The 5 Hikes You Didn’t Know About On South Vancouver Island
We love hiking, and as a company that commits to planting 10 trees for each item purchased in our store, that fact should come as no surprise! Canada has some of the most incredible hikes in the world.
Here are 5 hikes that you didn't know about on South Vancouver Island. For more information feel free to reach out to me on instagram @stasher_bc.
1) Mount Arrowsmith
Not only is Mount Arrowsmith the tallest peak on southern Vancouver Island but it also happens to be very accessible. This often seen but overlooked peak is right off the highway on the way to Tofino from Nanaimo.
A short drive past Cathedral Grove the turnoff up Cameron Main logging road and then to Pass Main logging road brings you to the trailhead known as Judges route. From here you will set out on a moderately strenuous hike and scramble up the forest and alpine rock sections to the summit at 1819m. Once on the summit the views are rewarding for the effort, from the Coast Mountains on the mainland to Mt Baker and Nanaimo to the Olympic Peninsula you will be grinning from ear to ear. Give yourself at least 6 hrs to enjoy this hike.
2) Maple Mountain
A true hidden sanctuary of ferns, mosses and the unique mesmerizing Arbutus tree, the blue and yellow trail loop is a hidden gem. The fact that this hike is tucked away along the shoreline of the Sansum Narrow that separates Salt Spring Island and Vancouver Island helps make it a favorite often only experienced by locals.
The trail is accessed from either Maple Bay or Crofton running between these two Oceanside communities, taking each trail to create a loop or just one as a there and back. The blue trail takes you higher up the mountain deep into the forest with beautiful waterfalls in wetter months while the yellow trail drops you along open bluffs with majestic views of the ocean often seeing bald eagles, harbor seals and if you are lucky enough the spiritual Orca. Leave yourself 5hrs to complete this 10km loop and watch for the hidden rope swing on the yellow trail in summer for a quick dip into the ocean.
3) Mount Tzhouhalem
Overlooking the Cowichan Valley and Cowichan Bay estuary, the cross atop the lookout on the summit ridge of this mountain is a regular hike to many locals. From either Duncan or Maple Bay you will set out on Maple Bay road turning onto Kingsview and then Chippewa road to the municipal parking lot.
From the parking lot you will set out on foot up old logging roads and a network of trail systems to reach the cross trail which brings you to the cliffs and ridge upon which the cross sits. This mountain is home to a wonderful mix of local cedar, fir and arbutus trees as well as home to the endangered protected Gary Oak preserve. From the summit soak in the beauty that is the Cowichan Valley. Give yourself 3-4 hrs to enjoy this relaxing moderate hike.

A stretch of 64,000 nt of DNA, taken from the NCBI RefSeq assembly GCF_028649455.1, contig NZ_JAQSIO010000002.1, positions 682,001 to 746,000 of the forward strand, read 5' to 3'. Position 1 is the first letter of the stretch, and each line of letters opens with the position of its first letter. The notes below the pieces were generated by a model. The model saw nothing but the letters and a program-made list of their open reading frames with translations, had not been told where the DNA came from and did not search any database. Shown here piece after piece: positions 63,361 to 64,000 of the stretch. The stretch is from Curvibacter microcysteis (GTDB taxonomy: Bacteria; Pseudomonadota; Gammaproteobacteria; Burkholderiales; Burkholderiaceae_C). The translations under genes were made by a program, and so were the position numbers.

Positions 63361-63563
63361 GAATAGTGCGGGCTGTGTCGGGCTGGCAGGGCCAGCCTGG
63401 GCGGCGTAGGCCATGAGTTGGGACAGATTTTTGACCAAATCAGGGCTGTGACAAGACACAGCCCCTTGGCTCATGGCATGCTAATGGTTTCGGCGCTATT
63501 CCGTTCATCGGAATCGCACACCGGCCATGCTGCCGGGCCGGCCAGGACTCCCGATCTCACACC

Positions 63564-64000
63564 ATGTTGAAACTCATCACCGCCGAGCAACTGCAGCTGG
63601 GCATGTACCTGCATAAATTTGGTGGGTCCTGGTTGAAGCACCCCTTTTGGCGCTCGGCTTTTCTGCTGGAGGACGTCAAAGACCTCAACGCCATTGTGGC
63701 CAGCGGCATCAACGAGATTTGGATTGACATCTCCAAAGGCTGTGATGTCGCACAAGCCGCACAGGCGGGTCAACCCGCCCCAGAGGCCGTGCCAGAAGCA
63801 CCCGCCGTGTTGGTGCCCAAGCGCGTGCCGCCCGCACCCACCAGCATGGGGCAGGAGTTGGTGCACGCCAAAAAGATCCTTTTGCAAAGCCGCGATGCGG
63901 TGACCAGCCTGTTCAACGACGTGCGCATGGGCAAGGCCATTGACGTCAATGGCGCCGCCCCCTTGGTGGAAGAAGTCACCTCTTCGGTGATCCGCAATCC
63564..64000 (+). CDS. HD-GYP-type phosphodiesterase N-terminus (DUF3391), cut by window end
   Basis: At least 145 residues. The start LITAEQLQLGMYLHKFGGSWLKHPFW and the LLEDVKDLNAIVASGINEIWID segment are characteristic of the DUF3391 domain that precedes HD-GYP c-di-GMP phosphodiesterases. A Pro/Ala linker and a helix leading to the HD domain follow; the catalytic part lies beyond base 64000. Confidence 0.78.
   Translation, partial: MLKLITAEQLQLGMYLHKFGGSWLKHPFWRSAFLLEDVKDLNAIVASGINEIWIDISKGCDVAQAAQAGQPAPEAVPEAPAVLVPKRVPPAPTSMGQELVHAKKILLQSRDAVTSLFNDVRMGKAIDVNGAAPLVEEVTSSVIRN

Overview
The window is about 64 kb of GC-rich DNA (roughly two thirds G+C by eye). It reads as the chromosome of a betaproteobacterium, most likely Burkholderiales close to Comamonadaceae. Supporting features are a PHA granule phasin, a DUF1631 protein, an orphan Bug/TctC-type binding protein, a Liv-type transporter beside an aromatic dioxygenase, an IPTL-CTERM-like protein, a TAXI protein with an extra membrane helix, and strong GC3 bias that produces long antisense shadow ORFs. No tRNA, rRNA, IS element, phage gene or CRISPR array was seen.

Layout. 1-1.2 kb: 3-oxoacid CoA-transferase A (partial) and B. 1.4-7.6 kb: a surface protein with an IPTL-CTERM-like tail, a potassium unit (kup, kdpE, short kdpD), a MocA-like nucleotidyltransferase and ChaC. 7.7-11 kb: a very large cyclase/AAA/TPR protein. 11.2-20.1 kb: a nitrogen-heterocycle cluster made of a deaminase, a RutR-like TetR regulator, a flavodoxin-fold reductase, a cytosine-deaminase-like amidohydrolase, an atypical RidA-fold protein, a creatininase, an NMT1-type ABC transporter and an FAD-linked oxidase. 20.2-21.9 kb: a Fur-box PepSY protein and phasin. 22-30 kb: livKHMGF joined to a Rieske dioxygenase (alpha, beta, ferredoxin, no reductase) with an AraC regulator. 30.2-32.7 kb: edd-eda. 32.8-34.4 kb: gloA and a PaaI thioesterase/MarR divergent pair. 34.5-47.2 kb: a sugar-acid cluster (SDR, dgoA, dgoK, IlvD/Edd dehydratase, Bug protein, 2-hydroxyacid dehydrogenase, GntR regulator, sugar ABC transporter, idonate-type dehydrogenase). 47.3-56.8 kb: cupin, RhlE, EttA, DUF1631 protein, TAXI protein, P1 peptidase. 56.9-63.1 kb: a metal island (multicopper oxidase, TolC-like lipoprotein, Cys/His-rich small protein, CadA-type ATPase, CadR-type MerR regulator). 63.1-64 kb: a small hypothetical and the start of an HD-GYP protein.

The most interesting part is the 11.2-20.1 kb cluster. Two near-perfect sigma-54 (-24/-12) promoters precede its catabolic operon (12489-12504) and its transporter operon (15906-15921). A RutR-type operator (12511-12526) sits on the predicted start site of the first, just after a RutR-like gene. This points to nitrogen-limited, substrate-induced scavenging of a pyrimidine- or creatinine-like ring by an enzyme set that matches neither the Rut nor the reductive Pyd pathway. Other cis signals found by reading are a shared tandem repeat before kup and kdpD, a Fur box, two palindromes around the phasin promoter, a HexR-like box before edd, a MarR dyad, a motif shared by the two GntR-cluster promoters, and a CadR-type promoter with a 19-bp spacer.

4) Avatar Grove
The old growth forests of Vancouver Island are a unique experience to the region due the warm climate and high levels of rain these giants have grown to unbelievable proportion. Most visitors encounter these towering cedar and fir trees on highway 4 to Tofino as the highway cuts right through the park but did you know there was a spot with even bigger trees?
Located on the southern tip of the island NW from Port Renfrew on Gordon River Main logging road you will find yourself at Avatar Grove. This region was set top be logged many years ago but thanks to the hard work of locals it was preserved and saved. Now we are lucky to see the ancient trees protected via a nice hiking trail.
Taking the upper trail you will hike on paths and boardwalks built by passionate volunteers and will eventually reach Canada’s “Gnarliest” tree. Give yourself about an hour to do this hike or more if you want to just stay for a while and soak up nature at it’s finest.
5) Mt Maxwell
This hike showcases the eastern shoreline of Vancouver Island from the west side of Mt Maxwell on SaltSpring Island. Your day will have you starting at Crofton to take the ferry across to Salt Spring Island. Once here you will drive down through the heart of the island past Ganges and down to Burgoyne Bay Provincial Park to leave your car.
The trail starts out on a logging road and eventually opens to wide open bluffs with a sunny west exposure meandering up through Gary Oak trees, large boulders and even some small caves. The bluffs eventually connect into the west ridge of Mt Maxwell provincial park where you will work your way on trail to Baynes Peak, the highest point on Salt Spring Island.
You will enjoy the sights of Vancouver Island, Gulf Islands and even south to Victoria and the mountains of the Olympic Peninsula beyond. Leave yourself 5 hrs to enjoy this hike plus the 2hrs for the ferry. As a little tip try to do this hike on a Saturday to visit the renowned Ganges farmers market.The post The 5 Hikes You Didn’t Know About On South Vancouver Island appeared first on tentree.
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